Normal vs stuttering in children

Fluency: Normally, speech is fluid with words flowing smoothly as your child speaks. Normal dysfluency, also called pseudostuttering, is the occasional repeating of sounds or syllables that children make when they are learning to speak between 18 months and 5 years of age. It occurs in many children. Normal dysfluency occurs because the mind is able to think of words faster than the tongue.

As children learn to speak they may naturally have some difficulty. Usually these problems are transient and part of your child’s normal development. However, sometimes children will develop a more serious problem such as true stuttering. About 75 out of 100 children who stutter get better without treatment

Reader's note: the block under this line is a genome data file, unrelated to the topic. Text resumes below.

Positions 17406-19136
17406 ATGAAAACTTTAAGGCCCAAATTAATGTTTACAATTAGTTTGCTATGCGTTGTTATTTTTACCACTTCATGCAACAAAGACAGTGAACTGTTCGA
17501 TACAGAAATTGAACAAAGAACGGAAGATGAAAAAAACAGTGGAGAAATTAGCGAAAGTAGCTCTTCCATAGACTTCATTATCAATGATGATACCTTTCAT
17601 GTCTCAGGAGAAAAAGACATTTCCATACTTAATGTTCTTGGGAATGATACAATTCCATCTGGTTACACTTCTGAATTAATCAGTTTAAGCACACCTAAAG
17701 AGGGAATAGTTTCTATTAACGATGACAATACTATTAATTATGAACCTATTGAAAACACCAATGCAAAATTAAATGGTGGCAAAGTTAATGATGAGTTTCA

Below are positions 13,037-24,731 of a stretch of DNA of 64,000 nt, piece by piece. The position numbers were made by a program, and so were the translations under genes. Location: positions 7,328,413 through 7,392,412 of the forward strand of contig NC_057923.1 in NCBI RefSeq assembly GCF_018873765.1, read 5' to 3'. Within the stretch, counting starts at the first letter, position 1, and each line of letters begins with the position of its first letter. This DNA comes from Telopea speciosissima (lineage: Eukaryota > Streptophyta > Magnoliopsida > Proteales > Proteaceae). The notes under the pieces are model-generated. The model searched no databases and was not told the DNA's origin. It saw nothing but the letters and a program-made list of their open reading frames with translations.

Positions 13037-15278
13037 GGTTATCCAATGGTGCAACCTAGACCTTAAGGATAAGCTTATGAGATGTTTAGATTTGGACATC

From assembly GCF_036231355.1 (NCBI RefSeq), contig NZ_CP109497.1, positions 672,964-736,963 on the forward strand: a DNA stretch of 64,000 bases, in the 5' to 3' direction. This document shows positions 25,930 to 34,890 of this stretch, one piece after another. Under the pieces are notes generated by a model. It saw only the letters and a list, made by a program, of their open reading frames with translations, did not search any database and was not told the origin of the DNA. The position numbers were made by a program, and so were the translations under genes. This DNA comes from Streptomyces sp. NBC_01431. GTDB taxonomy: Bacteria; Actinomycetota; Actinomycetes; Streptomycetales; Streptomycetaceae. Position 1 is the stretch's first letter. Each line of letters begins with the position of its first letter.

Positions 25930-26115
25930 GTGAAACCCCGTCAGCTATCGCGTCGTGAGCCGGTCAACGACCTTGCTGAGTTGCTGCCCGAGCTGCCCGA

In true stuttering (stammering) occurs in only 1% of children. Stuttering is 4 times more likely in boys than in girls. In most cases, true stuttering is an inherited problem. It can also occur when a child with normal dysfluency .child may begin to anticipate speaking poorly and struggle to correct it. The child becomes tense when he speaks, and the more he attempts to control his speech, the worse it becomes. True stuttering will become worse and persist into adulthood, without treatment.

Some characteristics of true stuttering include:

  • frequent repetitions of sounds, syllables, or short words
  • frequent hesitations and pauses in speech
  • absence of smooth speech flow
  • tense facial expressions or facial tics
  • a fear of talking

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